Previous William Thomas Sherman Info Page postings, quotes, observations, etc.
Well, that's great! (You'd think they could at least have told the rest of us living here in Seattle about all this before.)
["The bluest skies are in Seattle" - Perry Como version]
3. According to our view, there is no rational creature which is not capable both of good and evil. But it does not follow, that because we say there is no nature which may not admit evil, we therefore maintain that every nature has admitted evil, i.e., has become wicked. As we may say that the nature of every man admits of his being a sailor, but it does not follow from that, that every man will become so; or, again, it is possible for every one to learn grammar or medicine, but it is not therefore proved that every man is either a physician or a grammarian; so, if we say that there is no nature which may not admit evil, it is not necessarily indicated that it has done so. For, in our view, not even the devil himself was incapable of good; but although capable of admitting good, he did not therefore also desire it, or make any effort after virtue. For, as we are taught by those quotations which we adduced from the prophets, there was once a time when he was good, when he walked in the paradise of God between the cherubim. As he, then, possessed the power either of receiving good or evil, but fell away from a virtuous course, and turned to evil with all the powers of his mind, so also other creatures, as having a capacity for either condition, in the exercise of the freedom of their will, flee from evil, and cleave to good. There is no nature, then, which may not admit of good or evil, except the nature of God— the fountain of all good things— and of Christ; for it is wisdom, and wisdom assuredly cannot admit folly; and it is righteousness, and righteousness will never certainly admit of unrighteousness; and it is the Word, or Reason, which certainly cannot be made irrational; nay, it is also the light, and it is certain that the darkness does not receive the light. In like manner, also, the nature of the Holy Spirit, being holy, does not admit of pollution; for it is holy by nature, or essential being. If there is any other nature which is holy, it possesses this property of being made holy by the reception or inspiration of the Holy Spirit, not having it by nature, but as an accidental quality, for which reason it may be lost, in consequence of being accidental. So also a man may possess an accidental righteousness, from which it is possible for him to fall away. Even the wisdom which a man has is still accidental, although it be within our own power to become wise, if we devote ourselves to wisdom with the zeal and effort of our life; and if we always pursue the study of it, we may always be participators of wisdom: and that result will follow either in a greater or less degree, according to the desert of our life or the amount of our zeal. For the goodness of God, as is worthy of Him, incites and attracts all to that blissful end, where all pain, and sadness, and sorrow fall away and disappear.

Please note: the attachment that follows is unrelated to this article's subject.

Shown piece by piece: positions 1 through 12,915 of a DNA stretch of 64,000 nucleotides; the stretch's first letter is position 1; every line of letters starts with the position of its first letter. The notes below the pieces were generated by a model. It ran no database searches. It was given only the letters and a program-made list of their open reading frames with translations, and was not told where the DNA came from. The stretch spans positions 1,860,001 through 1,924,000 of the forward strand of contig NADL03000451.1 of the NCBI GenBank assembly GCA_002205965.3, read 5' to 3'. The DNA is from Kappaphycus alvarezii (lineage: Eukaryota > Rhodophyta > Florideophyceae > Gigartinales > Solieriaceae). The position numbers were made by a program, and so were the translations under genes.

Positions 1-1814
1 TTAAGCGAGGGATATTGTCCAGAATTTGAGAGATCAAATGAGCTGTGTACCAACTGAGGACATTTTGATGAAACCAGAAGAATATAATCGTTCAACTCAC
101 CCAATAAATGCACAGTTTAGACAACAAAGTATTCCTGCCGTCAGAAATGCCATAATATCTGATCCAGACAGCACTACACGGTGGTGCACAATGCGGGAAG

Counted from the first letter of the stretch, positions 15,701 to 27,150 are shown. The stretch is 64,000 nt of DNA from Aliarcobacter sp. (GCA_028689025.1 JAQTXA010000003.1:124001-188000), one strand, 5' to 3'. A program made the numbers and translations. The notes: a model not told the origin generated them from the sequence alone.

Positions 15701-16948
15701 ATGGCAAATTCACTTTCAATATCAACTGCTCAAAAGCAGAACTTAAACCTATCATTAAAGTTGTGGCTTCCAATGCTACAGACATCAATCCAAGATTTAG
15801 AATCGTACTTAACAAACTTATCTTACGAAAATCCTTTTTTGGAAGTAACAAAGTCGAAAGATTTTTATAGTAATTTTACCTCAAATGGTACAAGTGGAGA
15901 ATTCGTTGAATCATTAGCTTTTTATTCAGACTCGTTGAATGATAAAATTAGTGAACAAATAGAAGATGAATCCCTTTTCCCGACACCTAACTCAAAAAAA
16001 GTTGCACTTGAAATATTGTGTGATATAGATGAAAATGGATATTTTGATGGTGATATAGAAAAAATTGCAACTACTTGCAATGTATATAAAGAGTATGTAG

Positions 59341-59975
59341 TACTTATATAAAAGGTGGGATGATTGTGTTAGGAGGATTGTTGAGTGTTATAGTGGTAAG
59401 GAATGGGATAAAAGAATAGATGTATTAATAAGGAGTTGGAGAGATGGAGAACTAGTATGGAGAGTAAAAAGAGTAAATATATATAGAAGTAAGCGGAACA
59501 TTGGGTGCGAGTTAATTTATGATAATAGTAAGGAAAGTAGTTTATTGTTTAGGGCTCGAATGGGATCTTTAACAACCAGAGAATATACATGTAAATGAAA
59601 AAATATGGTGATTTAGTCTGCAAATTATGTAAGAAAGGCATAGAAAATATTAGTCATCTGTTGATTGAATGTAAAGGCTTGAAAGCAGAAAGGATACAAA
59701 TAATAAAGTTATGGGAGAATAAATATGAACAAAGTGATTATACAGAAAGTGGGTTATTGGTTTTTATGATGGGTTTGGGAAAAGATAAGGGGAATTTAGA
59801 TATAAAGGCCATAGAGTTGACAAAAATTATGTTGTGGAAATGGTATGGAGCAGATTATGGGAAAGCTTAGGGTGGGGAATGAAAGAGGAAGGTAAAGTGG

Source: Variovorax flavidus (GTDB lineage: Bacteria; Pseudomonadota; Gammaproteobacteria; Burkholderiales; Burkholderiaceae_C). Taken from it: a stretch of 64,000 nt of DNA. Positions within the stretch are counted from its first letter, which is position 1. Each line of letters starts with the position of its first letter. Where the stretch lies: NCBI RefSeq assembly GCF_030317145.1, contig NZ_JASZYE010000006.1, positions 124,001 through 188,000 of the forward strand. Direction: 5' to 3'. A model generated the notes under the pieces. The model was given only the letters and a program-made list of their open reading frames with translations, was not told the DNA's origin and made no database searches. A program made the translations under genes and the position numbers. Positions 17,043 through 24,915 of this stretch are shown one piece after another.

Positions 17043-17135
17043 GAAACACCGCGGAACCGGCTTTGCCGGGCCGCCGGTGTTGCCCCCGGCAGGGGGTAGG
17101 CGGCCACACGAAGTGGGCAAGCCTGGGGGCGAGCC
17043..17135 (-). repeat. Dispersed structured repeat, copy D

~ Origen (c. 184-c. 253), On First Principles, Book I